Labor Law in France
In France is the shortest working week in EU – only 35 hours in all types of companies.
Contract of work
Entering into an open-ended contract of employment is not subject to any formal conditions. It does not therefore need to be in writing and can be in any form agreed to by the parties. Under French law, the essential aspects of a contract of employment are traditionally the identities of the parties, the employee’s job title, the pay and the place of work. The employee must be by the France law informed in writing of certain aspects:
• identities of the parties
• place of work
• title, grade, nature or category of the work
• date of commencement of the contract
• expected duration of the work if it is a temporary contract
• amount of paid leave
• length of periods of notice
• information regarding the salary and the frequency of its payment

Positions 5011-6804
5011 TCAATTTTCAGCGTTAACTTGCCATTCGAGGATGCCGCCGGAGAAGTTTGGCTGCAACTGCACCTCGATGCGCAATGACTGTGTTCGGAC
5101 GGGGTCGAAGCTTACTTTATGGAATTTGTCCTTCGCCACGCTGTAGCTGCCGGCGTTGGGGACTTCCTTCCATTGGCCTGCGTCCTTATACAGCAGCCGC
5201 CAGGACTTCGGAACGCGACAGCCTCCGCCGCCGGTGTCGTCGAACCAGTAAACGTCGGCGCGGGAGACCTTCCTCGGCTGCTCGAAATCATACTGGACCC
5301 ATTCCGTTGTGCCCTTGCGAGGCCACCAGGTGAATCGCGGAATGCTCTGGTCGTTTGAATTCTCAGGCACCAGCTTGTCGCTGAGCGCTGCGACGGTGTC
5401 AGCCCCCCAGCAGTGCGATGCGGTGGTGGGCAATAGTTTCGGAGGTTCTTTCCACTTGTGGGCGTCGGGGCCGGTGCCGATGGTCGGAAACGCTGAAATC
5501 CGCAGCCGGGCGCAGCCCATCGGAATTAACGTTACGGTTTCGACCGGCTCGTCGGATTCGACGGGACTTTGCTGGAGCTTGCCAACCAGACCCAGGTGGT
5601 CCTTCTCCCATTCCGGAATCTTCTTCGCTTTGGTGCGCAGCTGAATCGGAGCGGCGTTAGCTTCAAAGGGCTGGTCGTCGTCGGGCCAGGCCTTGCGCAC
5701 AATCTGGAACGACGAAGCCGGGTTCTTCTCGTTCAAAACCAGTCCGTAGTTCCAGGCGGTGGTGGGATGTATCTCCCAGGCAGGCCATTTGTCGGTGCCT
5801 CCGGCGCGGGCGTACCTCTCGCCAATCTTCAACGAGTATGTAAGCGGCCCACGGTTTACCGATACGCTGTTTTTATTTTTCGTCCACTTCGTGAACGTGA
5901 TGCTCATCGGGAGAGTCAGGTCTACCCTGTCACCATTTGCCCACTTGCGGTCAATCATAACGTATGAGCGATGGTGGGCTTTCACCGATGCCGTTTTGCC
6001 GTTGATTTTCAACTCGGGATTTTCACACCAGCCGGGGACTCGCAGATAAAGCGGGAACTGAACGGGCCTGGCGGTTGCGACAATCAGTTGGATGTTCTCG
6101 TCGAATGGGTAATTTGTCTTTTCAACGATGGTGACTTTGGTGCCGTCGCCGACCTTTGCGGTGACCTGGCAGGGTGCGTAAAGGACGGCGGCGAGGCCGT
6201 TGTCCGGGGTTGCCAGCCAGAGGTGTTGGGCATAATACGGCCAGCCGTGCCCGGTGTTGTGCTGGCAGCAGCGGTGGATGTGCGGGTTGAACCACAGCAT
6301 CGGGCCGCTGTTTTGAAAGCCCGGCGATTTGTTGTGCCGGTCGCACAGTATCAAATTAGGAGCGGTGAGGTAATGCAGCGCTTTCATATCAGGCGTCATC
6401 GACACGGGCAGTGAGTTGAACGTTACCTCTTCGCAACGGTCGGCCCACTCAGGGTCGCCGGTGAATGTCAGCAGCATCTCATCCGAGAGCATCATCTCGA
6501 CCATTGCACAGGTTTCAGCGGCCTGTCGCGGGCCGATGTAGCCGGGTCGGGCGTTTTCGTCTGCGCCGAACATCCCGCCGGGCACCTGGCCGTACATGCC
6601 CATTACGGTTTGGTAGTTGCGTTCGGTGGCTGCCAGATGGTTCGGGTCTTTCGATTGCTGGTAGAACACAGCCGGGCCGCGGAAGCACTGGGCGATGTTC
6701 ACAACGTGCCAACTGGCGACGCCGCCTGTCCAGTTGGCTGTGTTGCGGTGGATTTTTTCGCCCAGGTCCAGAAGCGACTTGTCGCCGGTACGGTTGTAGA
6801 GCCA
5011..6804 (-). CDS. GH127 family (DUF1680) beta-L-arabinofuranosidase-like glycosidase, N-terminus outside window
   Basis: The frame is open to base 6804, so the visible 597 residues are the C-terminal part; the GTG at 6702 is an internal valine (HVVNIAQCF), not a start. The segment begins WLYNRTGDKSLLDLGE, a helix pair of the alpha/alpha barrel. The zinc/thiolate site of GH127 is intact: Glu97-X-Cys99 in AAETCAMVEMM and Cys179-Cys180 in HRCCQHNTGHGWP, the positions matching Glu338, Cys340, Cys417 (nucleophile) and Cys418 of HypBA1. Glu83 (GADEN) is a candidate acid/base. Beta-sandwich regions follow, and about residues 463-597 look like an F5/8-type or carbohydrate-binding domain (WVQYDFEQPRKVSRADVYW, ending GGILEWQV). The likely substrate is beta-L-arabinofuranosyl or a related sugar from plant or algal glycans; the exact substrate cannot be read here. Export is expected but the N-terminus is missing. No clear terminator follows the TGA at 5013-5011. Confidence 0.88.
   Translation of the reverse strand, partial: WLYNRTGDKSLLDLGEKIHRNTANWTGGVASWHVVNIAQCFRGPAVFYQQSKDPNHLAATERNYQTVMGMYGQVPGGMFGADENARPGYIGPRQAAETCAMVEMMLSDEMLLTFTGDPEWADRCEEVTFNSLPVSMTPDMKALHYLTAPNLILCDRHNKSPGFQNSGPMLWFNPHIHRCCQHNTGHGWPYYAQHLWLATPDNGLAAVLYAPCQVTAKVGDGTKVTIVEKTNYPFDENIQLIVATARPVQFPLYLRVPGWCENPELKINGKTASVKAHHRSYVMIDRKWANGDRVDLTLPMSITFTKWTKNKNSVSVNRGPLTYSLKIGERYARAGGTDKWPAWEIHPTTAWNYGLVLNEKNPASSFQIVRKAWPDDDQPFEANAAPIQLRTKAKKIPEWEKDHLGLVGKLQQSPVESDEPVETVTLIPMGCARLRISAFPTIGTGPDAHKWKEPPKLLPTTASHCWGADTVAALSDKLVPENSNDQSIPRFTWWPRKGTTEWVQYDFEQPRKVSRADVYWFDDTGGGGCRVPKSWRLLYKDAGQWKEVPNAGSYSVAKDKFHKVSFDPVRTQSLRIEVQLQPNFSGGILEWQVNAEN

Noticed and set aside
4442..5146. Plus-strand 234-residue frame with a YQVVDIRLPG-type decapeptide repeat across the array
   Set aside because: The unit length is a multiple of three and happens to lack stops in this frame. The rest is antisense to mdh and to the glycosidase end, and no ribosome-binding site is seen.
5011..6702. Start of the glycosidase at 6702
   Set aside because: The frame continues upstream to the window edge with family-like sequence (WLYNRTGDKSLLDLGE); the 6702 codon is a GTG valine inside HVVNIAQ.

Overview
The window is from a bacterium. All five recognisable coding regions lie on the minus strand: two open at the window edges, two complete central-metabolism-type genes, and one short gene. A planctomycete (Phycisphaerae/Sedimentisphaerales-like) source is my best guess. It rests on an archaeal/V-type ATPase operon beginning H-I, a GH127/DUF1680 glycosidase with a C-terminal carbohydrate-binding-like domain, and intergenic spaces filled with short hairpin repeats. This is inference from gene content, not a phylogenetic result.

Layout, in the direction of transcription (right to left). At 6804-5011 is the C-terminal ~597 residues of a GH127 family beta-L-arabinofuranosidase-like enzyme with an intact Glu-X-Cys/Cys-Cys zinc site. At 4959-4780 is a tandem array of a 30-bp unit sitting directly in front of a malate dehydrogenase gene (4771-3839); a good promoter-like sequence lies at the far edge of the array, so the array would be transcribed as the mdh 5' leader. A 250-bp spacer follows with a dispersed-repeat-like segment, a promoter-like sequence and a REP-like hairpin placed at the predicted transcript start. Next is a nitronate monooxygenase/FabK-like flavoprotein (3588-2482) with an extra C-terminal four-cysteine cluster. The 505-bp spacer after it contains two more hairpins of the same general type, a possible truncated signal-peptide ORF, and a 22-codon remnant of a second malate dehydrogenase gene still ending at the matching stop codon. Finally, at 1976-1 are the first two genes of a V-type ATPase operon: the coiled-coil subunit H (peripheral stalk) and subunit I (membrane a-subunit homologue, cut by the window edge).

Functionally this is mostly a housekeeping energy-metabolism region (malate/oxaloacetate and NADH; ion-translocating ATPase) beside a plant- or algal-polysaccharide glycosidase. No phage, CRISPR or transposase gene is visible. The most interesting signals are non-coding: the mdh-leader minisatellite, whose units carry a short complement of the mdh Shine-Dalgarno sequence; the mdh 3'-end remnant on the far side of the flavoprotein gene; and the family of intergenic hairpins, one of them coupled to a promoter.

• working hours
• collective agreements governing the conditions of employment
In France is since 1 July 2002 the legal length of the working week 35 hours in all types of companies. The working day may not exceed 10 hours. The maximum working day may be extended to 12 hours under a collective agreement. In principle, no more than 48 hours a week may be worked. Overtime payments are:
• 25 % an hour for each of the first eight hours of overtime
• 50 % extra for each hour after that
Night work performed between 21 hours and 6 hours may not in principle exceed 8 hours a day and 40 hours a week (44 hours if governed by decree or collective agreement). Night work is compensated with weekly rest days or extra pay.
The minimum wages in France is since 1. 7. 2008 the amount 1 321 EUR per month.
The contract can be terminated in various ways:
- by expiry of the agreed term
- notice by employer or employee
- termination by mutual agreement
- setting aside of the contract by the cantonal court
- death of the employee
Reasons for termination of contract in France are, for instance:
• termination by mutual consent
• individual dismissal
• judicial termination
The employer in France can decide to retire any worker at age 65.
In France all workers have a right to paid leave once they have worked at least 1 month during the years. Workers are then entitled to two-and-a-half working days leave for each month worked five weeks of paid leave per year worked. France has 10 public holidays.
Bc. Petr Gola